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11 July 2024

Soothing Dental Fears With Sedation

Fear of the dentist can prevent people from receiving the dental treatment they require. Dental anxiety may see someone live with the pain from a damaged or infected tooth rather than see a dentist.

However, dental sedation offers a solution for anyone who suffers from dental anxiety. Your fears do not have to stop you from receiving important oral care.

What Is Sedation Dentistry?

Sedation is used to help those with dental anxiety relax and remain calm during dental appointments. Medications are used to sedate patients according to their fear levels.

This is sometimes referred to as ‘sleep dentistry’, although, in reality, you will usually be awake unless under a general anesthetic. There are four levels of sedatives depending on your degree of dental anxiety as well as the length of your treatment. These are:

  • Minimal, where you become relaxed but remain awake
  • Moderate, from which you are likely to have little recall of the procedure and slur your words if you try to speak
  • Deep, where you may drift off to sleep but can quickly be woken with just a gentle nudge
  • General anesthesia, where you will be unconscious throughout the procedure

A dental professional must have certification to use some forms of sedatives.

Those who are most likely to benefit from sedation dentistry might have:

  • Dental anxiety
  • Low pain threshold
  • Sensitive teeth
  • Fear of needles
  • Sensitive gag reflex
  • Difficulty controlling movements in the dentist’s chair

Sedatives Dentists May Use
There are four main types of sedatives that could be recommended to someone with dental anxiety. Which one you are offered will depend on the degree of your anxiety or fears.

Nitrous Oxide

Nitrous oxide is used on people who require a mild sedative to help them relax during a dental appointment. Most of us will know nitrous oxide by its more familiar name, laughing gas. You inhale the gas through a mask and its calming effects are quick to work.

A dentist can control the flow of laughing gas to ensure you receive the right amount of sedative to keep you relaxed through the appointment. A benefit of laughing gas is that the effects wear off quite quickly once your treatment is complete. This is the one sedative that should allow you to drive home afterward.

Oral Sedation

Oral sedation is given to those requiring a mild to moderate sedative. Typically you are given a pill to take about an hour before your treatment. This tends to be Halcion, a form of Valium. If your child requires an oral sedative, this may be given in a liquid form.

This type of sedative can make you feel groggy, particularly if you are given a larger dose for a moderate sedative. Some people may find they fall asleep in the dentist’s chair, although not too deeply, as you can be woken with a light nudge or shake. As a result, you will need a friend or family member to drive you home after your treatment.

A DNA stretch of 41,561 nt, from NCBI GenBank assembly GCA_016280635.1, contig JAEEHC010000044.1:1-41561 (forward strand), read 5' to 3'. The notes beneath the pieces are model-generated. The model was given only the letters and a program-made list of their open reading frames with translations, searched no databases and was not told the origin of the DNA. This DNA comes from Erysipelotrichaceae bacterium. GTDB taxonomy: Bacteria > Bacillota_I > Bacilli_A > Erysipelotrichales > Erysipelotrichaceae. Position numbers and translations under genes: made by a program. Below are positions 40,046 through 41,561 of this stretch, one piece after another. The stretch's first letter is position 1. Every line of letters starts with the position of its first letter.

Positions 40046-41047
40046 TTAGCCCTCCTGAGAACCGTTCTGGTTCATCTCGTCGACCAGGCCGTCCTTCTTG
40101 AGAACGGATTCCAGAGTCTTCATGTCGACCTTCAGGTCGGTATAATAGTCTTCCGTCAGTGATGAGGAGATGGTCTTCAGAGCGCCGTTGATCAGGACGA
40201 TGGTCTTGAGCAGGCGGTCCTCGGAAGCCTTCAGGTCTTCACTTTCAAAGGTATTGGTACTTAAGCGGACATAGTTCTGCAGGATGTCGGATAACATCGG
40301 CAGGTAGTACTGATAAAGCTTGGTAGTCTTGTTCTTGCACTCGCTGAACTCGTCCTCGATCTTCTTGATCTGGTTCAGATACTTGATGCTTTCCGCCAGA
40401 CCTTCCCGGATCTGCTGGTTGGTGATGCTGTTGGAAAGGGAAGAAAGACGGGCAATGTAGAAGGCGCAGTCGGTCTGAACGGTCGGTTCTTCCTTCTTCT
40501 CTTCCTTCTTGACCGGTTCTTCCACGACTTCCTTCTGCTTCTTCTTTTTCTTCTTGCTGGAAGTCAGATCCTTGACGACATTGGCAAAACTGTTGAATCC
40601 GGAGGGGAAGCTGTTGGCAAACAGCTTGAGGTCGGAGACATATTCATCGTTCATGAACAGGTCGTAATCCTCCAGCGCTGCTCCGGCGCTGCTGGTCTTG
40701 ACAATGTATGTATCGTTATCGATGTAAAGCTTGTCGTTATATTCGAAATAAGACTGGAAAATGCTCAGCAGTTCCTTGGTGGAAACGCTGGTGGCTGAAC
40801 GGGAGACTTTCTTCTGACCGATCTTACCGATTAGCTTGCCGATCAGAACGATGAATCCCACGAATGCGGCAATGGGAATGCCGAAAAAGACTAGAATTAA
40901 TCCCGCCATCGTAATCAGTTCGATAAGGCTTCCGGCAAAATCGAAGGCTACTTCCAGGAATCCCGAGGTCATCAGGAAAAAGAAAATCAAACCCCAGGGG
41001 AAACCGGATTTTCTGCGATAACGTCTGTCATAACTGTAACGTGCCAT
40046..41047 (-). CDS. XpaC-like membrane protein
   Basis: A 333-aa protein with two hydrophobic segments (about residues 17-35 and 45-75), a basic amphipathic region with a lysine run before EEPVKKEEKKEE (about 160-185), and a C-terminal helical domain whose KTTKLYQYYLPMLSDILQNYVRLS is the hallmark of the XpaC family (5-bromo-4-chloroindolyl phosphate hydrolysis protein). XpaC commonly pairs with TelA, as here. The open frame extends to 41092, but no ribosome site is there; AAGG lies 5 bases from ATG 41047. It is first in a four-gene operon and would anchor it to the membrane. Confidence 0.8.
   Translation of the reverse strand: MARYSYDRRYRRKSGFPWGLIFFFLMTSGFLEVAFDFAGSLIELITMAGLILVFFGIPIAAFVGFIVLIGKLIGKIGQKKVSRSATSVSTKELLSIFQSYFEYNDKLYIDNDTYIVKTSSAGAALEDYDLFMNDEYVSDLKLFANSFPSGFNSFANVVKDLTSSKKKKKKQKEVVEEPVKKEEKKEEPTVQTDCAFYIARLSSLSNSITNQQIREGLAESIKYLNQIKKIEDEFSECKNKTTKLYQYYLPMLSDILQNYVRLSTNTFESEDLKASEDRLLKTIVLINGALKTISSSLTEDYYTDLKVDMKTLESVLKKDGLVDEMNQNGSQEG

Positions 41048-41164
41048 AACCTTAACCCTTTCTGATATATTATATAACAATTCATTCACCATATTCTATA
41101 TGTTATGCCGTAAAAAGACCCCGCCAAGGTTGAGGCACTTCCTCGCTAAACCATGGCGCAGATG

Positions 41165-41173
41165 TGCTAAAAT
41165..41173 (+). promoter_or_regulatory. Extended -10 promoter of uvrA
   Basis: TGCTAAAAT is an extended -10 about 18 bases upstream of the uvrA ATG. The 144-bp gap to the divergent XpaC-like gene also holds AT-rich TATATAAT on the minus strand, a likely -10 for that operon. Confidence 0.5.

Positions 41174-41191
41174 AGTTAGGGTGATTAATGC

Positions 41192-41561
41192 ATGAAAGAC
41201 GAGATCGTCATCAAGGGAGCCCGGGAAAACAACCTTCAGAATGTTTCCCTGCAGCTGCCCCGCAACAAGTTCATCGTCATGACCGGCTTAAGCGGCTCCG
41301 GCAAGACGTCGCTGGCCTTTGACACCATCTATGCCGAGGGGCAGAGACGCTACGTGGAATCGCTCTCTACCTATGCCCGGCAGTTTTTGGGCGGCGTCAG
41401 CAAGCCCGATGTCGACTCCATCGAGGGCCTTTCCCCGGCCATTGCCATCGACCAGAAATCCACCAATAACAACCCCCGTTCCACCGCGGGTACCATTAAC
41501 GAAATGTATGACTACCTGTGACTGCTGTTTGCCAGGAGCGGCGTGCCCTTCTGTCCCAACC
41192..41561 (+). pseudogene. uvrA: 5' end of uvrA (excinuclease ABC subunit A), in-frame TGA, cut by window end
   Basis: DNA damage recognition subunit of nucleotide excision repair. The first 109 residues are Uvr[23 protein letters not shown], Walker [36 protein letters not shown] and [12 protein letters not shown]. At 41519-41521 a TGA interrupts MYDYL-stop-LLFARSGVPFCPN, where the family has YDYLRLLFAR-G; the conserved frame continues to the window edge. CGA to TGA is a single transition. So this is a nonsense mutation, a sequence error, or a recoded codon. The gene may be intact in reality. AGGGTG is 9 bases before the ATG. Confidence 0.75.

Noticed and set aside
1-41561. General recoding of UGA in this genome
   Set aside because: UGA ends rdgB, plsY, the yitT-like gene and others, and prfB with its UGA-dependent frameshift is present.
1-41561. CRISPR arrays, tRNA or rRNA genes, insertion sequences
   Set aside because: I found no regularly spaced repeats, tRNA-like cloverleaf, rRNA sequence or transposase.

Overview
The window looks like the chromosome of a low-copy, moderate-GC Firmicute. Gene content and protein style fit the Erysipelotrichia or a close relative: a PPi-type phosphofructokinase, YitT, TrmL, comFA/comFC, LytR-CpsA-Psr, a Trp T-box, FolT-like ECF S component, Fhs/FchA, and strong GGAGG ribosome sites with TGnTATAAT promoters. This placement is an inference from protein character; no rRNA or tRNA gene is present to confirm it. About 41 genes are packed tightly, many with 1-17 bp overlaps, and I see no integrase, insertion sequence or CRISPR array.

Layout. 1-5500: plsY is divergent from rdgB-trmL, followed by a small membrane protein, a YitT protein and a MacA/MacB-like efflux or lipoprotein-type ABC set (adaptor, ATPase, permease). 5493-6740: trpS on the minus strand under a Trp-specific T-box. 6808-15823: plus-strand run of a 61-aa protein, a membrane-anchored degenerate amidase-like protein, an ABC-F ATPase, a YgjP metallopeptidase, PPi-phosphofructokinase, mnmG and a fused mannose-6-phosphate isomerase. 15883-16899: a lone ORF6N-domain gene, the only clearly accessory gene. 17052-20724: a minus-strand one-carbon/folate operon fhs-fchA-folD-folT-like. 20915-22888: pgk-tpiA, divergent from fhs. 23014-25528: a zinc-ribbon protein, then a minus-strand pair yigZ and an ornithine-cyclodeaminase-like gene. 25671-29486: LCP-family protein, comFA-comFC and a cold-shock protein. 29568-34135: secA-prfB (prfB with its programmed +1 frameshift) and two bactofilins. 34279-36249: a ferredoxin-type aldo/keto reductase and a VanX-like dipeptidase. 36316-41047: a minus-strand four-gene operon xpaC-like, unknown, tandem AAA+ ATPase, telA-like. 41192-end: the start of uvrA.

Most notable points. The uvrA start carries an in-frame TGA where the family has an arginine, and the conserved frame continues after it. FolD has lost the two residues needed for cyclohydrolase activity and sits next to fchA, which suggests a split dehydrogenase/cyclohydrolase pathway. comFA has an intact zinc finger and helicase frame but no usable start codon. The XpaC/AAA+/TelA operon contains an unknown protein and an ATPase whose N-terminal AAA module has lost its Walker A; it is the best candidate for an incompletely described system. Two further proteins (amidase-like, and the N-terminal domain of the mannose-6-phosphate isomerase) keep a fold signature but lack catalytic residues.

IV Sedation

A sedative can also be delivered directly into the bloodstream through an IV line. This is used for those who need a moderate to deep sedative to relax them through a dental procedure. You might remain conscious with this form of sedative, although you may fall asleep and have no recall of the treatment at all.

You will be monitored throughout the process, and the dosage of the sedative can be adjusted accordingly. This can also be a good sedative option for those undergoing a lengthy dental procedure.

General Anesthesia

This is the one option where you will be unconscious through the procedure. Specialist training is needed to apply general anesthesia, and you will only come around once the sedative wears off. A clinic may use a trained anesthesiologist to apply this deepest type of dental sedative.

What To Expect Before the Procedure

Before any dental procedure, your dentist will discuss sedative options to help quell your fears. They will gather information on your medical history and any medications you are taking. They can then make a more informed recommendation on the most suitable dental sedative for you.

If you are pregnant, you will likely be advised to wait until after the pregnancy before considering a dental sedative.

This consultation is a good time to ask any questions you may have. This could include asking about the dentist’s qualifications and experience in using sedatives. The more you know about the procedure and the more you feel confident in the dentist, the more at ease you might feel.

Before the Procedure

You will usually be asked not to eat or drink anything for at least six hours before your scheduled appointment. If you are on any medication, confirm whether you can continue taking it as normal. Once the sedative takes effect, a local anesthetic may be given to help numb the pain from any dental procedure

After Care

Except for nitrous oxide, you will require a friend or family member to drive you home after having dental sedation. They can ensure you are settled and comfortable once home, where you can rest and wait for the sedative to wear off completely.

You should avoid driving for 24 hours following an oral sedative or a sedative given using an IV line. Your dentist will advise you on eating following your treatment.

Are There Any Side Effects?

Although considered safe, there is always the chance of side effects when using a sedative. This can include:

  • Drowsiness that persists
  • Nausea
  • Dry mouth
  • Headaches
  • Bruising caused by an IV line

People that are obese or have obstructive sleep apnea may also be advised against using a sedative. This is because certain conditions can increase the risk of complications. It is best to chat with your doctor about the risk from using a sedative if you have any doubts due to underlying health issues.

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